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18:00 - 19:30 22 January 2015

The Septuagint and its role in the birth and spread of Christianity

Location

Archaeology Lecture Theatre G6 | UCL Institute of Archaeology (link Map)
31–34 Gordon Square | London | WC1 | United Kingdom

Open to: Academic | Alumni | Public | Student
Admission: Free
Ticketing: Pre-booking essential

Speaker information

Dr Aleksander Gomola, Assistant Professor, Jagiellonian University, is a translation studies scholar, a cognitive linguist and a translator. He received his postgraduate diploma in British Studies from Ruskin College, Oxford and his PhD from Jagiellonian University in Kraków, Poland, where he teaches at the UNESCO Chair for Translation Studies and Intercultural Communication. He has published and edited papers and books on various aspects of translation, especially from the cognitive perspective, and on the role of translators and translations in cultural transfer in the Western civilization. Among texts he has translated from English into Polish are works by Julian of Norwich, Abraham Joshua Heschel and Thomas Merton.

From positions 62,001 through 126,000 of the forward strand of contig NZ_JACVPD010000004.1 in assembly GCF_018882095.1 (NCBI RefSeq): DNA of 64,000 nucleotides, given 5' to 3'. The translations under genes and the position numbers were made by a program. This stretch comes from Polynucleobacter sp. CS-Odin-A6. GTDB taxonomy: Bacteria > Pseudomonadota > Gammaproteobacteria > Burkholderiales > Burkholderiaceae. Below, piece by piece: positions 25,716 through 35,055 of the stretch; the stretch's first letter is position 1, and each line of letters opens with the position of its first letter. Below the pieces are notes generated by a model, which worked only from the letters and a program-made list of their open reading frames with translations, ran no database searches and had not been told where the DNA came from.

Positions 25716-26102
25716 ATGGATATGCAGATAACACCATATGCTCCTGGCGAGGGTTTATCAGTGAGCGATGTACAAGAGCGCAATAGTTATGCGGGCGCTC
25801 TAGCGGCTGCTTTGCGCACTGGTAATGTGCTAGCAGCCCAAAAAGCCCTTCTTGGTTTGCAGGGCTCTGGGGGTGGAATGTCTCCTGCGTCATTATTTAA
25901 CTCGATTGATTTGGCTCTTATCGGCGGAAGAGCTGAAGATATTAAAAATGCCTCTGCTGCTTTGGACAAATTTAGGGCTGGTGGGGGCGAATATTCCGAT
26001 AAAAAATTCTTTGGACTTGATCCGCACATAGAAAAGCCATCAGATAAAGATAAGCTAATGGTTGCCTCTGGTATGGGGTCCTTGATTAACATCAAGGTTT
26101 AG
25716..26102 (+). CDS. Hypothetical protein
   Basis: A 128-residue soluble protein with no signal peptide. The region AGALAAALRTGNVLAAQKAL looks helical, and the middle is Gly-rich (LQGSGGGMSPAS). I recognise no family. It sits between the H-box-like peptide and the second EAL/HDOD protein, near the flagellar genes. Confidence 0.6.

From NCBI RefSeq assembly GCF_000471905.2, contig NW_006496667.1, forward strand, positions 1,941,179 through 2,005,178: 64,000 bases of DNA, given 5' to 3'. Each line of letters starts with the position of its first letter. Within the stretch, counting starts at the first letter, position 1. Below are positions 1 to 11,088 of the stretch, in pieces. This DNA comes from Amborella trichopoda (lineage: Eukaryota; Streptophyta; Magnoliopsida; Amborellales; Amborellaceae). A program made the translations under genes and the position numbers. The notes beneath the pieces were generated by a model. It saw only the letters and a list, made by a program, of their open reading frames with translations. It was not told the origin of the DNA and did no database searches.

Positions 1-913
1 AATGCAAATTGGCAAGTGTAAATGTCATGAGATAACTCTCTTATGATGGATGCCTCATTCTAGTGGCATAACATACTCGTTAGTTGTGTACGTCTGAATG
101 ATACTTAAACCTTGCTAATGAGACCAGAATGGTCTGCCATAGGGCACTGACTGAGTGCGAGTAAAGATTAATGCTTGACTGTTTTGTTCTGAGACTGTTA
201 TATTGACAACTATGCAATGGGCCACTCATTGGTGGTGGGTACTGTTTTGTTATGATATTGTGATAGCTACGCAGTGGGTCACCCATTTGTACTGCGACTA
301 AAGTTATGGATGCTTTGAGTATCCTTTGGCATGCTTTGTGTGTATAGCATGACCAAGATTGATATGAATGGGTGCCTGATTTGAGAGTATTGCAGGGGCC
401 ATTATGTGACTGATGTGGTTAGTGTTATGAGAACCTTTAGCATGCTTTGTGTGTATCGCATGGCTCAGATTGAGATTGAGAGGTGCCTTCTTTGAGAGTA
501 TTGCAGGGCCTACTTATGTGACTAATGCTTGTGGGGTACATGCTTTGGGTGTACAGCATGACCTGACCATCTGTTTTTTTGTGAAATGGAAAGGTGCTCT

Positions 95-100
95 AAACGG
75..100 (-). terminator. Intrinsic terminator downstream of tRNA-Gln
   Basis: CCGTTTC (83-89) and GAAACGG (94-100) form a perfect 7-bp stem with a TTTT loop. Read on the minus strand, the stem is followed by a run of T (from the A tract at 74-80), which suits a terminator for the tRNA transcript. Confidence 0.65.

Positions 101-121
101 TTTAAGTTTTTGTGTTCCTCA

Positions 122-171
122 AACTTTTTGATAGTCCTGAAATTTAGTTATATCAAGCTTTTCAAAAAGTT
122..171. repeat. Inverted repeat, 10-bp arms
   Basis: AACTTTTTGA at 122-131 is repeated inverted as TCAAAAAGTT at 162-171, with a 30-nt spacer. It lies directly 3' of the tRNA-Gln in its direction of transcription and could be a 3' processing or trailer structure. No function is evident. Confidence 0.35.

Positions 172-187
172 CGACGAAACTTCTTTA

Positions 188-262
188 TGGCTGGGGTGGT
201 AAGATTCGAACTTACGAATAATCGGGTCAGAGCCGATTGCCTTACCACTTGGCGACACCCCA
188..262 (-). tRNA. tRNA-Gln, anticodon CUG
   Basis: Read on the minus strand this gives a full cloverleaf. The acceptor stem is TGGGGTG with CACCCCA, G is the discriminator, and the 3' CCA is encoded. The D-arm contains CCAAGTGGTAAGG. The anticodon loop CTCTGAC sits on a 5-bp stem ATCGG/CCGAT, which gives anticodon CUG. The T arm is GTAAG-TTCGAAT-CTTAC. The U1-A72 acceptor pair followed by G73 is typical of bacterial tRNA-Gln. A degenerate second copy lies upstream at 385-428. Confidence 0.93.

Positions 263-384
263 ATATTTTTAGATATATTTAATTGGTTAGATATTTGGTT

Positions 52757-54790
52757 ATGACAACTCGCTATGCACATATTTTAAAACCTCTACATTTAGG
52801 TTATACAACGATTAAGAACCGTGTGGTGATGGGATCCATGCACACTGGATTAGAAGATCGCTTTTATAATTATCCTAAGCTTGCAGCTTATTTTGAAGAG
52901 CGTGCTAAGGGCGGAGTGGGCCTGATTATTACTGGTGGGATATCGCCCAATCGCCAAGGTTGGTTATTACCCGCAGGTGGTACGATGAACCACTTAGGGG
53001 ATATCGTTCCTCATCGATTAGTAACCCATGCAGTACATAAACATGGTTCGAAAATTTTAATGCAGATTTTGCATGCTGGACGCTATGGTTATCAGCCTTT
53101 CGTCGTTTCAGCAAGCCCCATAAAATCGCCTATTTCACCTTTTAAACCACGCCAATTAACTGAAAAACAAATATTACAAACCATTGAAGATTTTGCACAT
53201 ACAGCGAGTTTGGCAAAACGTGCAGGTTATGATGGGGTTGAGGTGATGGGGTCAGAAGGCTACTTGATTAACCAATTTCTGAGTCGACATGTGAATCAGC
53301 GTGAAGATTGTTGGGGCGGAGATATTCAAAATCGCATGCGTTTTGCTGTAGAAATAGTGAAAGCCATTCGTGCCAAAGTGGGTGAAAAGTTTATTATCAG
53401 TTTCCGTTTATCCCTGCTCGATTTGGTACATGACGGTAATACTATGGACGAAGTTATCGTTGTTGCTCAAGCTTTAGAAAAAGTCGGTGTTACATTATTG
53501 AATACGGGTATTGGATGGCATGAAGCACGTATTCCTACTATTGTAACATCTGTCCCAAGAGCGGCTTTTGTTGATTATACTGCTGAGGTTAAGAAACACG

Dr Aleksander Gomola discusses the extent to which the Septuagint, the third century BCE Koine Greek translation of the Hebrew Bible, may be responsible for the transformation of Christianity from a minor Jewish sect into the religion that lies at the foundations of Western civilization. Dr Gomola will demonstrate how the shifts in meaning (and occasional errors) of the Septuagint’s translators enabled the authors of the New Testament to derive interpretations pivotal for the development of the earliest Christian doctrinal ideas.


Contact

Dr Geraldine Brodie
+44 (0)20 3108 1317 | g.brodie@ucl.ac.uk


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